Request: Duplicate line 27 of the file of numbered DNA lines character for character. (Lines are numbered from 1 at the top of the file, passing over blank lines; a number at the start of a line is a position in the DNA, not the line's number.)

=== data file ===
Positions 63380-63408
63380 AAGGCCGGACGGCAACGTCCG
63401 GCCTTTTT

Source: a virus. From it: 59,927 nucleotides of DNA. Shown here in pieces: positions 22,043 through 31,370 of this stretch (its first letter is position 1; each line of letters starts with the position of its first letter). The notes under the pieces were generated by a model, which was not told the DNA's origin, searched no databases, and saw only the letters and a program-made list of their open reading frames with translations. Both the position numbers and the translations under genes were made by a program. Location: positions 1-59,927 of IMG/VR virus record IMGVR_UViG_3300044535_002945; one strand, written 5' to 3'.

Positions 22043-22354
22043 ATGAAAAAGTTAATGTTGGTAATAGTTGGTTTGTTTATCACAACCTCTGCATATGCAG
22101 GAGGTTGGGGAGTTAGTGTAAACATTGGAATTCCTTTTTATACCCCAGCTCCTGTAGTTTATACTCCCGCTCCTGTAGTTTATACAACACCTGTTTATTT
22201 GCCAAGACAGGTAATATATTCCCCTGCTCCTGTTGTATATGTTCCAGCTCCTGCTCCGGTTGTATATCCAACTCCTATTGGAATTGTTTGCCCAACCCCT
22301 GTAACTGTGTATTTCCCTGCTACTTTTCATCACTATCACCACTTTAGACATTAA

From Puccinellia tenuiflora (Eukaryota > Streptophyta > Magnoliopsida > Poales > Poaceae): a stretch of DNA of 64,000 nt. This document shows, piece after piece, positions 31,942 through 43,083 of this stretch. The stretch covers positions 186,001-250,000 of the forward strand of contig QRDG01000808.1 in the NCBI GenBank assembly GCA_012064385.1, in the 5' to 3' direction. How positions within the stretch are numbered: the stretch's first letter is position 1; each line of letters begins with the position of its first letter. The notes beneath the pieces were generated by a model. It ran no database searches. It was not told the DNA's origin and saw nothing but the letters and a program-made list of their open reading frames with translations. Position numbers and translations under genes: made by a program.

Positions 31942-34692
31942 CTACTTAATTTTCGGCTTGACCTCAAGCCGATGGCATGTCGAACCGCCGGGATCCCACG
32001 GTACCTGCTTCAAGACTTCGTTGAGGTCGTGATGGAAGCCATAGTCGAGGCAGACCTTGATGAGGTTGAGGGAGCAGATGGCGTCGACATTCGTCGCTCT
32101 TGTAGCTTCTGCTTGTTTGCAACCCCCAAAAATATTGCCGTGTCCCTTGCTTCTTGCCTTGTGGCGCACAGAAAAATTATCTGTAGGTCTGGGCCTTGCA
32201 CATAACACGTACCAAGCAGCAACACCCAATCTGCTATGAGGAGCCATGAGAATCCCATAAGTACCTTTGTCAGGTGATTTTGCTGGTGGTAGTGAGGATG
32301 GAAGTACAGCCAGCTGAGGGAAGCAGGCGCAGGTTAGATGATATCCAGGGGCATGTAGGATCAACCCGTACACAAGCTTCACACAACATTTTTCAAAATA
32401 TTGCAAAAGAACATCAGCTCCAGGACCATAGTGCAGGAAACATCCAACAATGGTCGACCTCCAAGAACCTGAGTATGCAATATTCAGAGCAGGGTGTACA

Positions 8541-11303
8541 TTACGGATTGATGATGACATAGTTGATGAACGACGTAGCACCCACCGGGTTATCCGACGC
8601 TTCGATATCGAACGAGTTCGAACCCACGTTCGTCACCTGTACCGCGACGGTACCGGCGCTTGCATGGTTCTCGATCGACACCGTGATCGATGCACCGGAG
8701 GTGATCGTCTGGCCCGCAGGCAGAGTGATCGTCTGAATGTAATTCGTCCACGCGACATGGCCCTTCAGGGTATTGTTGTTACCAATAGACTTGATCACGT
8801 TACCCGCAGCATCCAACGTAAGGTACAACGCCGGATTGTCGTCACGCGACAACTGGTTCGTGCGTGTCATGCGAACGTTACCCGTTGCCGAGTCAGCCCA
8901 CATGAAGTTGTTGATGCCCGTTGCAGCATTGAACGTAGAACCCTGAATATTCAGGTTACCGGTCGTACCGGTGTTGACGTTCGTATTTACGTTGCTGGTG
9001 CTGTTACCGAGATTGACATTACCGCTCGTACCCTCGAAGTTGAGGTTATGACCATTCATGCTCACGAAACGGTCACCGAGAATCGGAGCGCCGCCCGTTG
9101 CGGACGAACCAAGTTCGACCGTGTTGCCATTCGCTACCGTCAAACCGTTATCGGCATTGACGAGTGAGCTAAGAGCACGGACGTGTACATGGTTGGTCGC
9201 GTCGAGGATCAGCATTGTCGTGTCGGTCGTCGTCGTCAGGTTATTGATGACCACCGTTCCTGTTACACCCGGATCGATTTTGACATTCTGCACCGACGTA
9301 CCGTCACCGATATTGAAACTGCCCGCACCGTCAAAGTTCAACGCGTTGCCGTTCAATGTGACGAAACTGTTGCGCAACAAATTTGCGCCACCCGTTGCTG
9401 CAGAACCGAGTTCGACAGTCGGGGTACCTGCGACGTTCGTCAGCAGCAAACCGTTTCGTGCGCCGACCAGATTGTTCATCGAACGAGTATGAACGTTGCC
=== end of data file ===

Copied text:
9301 CCGTCACCGATATTGAAACTGCCCGCACCGTCAAAGTTCAACGCGTTGCCGTTCAATGTGACGAAACTGTTGCGCAACAAATTTGCGCCACCCGTTGCTG